Joe Posnanski
Tuesday January 19th, 2010

Something small and essentially meaningless happened Sunday evening during the Jets-Chargers playoff game. But it's the sort of small and not-always-meaningless thing that happens all the time in the NFL. And it drives me absolutely nuts. I probably would not have mentioned it this time either, except a friend wrote me about it Sunday night after the game, saying it drove him absolutely nuts. So maybe this is a common feeling among NFL fans. Maybe a bunch of people were screaming at their TVs.

Coaches in the NFL have no idea how to use the clock.

This is astounding to me. As you no doubt know, football coaches will spend hundreds of hours every week studying film to get the tiniest advantage in a game. They will look for almost imperceptible flaws -- a lineman looking down at specific moments, a linebacker who tends to get overaggressive on reverses, a quarterback who drops his arm on certain throws, a receiver who does not run out his routes on running plays. They are looking for any edge, even an edge that, 99 percent of the time, will not matter. Coaches coach for that one percent of the time.

And yet: They treat the clock like college students treat their alarm clock. If there was a snooze button on an NFL clock, coaches would hit it repeatedly. I remember a few years ago the Kansas City Chiefs were losing, and after a first down stop, Gunther Cunningham -- a very fine coach and maniacal worker -- had his player call their last timeout with (if I am remembering this correctly) 2:41 left on the clock. Maybe it was 2:43. Anyway, it was around that time.

You probably don't need me to explain why this was an appalling mistake. But to explain: If the Chiefs do not call timeout there, the opponent still has to run one play before the two-minute warning. There's a 40-second clock in the NFL and so the opponent would have to run one play. The Chiefs would then have a timeout and the two-minute warning to stop the clock.

By calling timeout -- well, the opponent STILL only had to run one play before the two minute warning. Nothing at all was gained. But something important was lost -- the Chiefs final timeout. On the other side of the two-minute warning, the opponent on third down was able to run 40 seconds off the clock that the Chiefs would have been able to save had they kept their timeout. Coaching yourself out of 40 seconds of football -- which could be four or five plays, depending on circumstances -- is like rolling the gutter ball in the 10th frame.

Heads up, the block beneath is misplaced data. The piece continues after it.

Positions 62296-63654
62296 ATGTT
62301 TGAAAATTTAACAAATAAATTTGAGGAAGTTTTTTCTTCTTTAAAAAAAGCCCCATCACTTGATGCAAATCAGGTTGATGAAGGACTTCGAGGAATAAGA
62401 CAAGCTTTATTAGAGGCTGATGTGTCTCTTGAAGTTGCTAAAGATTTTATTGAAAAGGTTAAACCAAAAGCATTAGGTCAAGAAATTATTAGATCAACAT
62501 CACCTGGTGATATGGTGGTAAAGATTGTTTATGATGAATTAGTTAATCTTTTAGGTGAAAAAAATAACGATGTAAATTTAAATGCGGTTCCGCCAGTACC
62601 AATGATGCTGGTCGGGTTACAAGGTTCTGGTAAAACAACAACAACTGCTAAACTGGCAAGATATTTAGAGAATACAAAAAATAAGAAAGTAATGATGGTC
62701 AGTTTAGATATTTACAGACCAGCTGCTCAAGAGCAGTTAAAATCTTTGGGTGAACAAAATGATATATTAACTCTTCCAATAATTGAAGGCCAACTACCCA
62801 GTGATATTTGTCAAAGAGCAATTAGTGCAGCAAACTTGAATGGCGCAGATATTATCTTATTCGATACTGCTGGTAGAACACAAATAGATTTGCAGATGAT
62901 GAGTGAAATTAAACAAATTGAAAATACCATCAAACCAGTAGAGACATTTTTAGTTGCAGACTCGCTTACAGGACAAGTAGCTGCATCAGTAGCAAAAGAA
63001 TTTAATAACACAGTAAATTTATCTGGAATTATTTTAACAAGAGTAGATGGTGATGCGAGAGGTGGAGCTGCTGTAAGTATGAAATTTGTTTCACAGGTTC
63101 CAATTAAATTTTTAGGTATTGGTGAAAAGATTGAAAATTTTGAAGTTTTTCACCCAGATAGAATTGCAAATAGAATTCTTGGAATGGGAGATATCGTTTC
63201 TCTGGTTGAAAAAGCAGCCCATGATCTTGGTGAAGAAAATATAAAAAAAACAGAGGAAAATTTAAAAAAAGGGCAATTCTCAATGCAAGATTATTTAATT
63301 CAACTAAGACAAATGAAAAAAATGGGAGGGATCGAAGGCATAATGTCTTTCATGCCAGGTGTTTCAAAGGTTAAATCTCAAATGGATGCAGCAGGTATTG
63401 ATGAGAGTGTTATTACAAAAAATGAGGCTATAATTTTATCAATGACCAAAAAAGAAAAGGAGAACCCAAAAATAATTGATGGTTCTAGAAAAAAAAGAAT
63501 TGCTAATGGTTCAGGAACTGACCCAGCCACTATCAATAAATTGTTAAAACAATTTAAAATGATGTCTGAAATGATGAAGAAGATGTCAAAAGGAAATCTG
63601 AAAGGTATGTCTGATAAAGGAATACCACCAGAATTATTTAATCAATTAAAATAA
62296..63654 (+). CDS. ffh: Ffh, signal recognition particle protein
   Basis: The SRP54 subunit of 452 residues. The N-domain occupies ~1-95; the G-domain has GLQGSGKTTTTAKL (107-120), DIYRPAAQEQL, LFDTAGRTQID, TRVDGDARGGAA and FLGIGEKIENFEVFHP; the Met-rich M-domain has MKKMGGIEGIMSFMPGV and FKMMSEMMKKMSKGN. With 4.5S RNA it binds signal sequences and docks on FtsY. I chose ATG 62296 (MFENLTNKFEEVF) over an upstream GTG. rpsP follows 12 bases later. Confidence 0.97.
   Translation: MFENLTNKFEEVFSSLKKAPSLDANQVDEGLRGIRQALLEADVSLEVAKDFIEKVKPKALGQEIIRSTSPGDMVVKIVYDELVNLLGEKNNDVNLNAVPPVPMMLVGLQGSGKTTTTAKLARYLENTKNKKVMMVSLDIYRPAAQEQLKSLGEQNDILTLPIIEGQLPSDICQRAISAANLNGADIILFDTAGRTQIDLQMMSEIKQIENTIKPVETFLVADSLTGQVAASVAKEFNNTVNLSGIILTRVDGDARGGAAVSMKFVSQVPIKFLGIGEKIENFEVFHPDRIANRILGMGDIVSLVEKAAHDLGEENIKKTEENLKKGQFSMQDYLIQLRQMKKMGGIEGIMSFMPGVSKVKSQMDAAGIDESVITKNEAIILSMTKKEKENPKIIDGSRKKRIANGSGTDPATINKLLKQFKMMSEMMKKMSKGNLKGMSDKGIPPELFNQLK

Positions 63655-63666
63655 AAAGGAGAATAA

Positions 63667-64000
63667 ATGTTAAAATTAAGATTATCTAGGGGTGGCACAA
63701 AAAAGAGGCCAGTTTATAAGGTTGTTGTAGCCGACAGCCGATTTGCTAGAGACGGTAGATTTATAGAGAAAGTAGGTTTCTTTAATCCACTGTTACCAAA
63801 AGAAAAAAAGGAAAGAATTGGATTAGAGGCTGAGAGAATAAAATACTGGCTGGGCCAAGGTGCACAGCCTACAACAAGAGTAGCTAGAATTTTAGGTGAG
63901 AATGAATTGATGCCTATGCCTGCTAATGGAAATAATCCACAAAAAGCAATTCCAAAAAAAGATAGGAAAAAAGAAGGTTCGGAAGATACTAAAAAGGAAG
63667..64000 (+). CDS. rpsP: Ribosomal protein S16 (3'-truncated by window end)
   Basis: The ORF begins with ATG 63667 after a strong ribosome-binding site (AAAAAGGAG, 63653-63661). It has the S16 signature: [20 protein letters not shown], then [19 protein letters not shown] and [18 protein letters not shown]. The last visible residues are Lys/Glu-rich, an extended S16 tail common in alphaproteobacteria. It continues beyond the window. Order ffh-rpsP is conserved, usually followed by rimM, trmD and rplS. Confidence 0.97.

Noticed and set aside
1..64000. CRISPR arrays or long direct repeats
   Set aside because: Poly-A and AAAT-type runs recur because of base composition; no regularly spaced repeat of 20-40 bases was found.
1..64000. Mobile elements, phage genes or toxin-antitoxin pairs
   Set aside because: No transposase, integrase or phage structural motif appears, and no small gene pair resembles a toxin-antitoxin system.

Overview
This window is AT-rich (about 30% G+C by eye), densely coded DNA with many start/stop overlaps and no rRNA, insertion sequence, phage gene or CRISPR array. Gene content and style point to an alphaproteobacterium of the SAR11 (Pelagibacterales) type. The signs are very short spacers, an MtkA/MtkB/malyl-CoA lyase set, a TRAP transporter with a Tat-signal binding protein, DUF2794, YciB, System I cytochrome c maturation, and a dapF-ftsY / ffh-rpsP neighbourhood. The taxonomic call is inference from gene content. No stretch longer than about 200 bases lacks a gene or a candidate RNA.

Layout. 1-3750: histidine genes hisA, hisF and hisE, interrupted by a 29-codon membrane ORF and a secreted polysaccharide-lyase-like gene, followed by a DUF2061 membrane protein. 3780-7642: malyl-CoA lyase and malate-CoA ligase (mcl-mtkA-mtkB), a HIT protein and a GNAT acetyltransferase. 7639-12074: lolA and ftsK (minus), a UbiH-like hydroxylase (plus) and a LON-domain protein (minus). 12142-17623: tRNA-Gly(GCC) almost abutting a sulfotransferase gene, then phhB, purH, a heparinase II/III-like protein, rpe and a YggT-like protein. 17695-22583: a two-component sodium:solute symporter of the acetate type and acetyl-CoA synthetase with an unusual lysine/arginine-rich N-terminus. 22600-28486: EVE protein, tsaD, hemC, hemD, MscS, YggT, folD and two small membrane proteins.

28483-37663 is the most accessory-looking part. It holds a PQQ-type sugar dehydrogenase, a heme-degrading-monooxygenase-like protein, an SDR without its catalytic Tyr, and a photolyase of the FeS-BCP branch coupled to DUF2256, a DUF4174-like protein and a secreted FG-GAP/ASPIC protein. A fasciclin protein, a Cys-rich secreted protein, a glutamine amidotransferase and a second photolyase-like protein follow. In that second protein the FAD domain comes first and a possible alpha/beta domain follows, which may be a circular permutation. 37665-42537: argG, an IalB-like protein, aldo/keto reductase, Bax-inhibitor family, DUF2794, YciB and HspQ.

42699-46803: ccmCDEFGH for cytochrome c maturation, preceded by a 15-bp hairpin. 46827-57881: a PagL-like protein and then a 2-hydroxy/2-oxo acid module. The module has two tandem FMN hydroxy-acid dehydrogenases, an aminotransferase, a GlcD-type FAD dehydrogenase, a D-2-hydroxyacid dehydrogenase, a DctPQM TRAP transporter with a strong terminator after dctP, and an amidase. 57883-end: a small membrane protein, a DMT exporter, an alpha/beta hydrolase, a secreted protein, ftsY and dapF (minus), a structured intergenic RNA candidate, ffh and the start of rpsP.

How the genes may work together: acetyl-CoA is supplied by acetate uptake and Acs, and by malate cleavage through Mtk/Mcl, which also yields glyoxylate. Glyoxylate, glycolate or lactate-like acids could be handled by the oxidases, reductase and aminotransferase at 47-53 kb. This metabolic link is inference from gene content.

The mistake was bad enough. The explanation was worse. Even a couple of days later, Gunther did not quite seem to get why this was a mistake. And as he broke it down, he said that he had to call a timeout because of the "45-second clock." That's what he said. Forty-five second clock. That a longtime and successful NFL coach -- a smart man who could tell you man-for-man exactly what blocking schemes the Denver Broncos were likely to use on third-and-two in the third quarter -- could even off-handedly confuse the 40-second clock with a 45-second clock gives you a hint how little thought goes into clock management in the NFL.

Sunday, the Chargers pulled off one of those jaw-dropping time bumbles. Like I say: It didn't really matter, not as long as poor Nate Kaeding was missing field goals, and not as long as LaDainian Tomlinson continued to age a year for every quarter of football he played. But it was indefensibly bad anyway. With 2:15 or so left in the game, the Chargers had one timeout and trailed by three. Coach Norv Turner decided to try an onside kick. It was a close call -- Phil Simms* thought it was the wrong call; he thought the Chargers should have kicked off deep. You could certainly argue it both ways.

*I generally like Phil Simms as an announcer, but didn't it seem like he was really grumpy for this game? Earlier in the game, there was a fumble called on the field and the Chargers challenged. The replay -- at least from my vantage point -- seemed to suggest that it was not a fumble, but instead an incomplete pass. The referees are so picky about what makes a complete pass in the NFL anymore and I thought the receiver just didn't have it long enough. But it was really close, and Simms insisted that they got it right on the field -- a catch and a fumble. He was insistent. I thought, "Well, maybe he's right."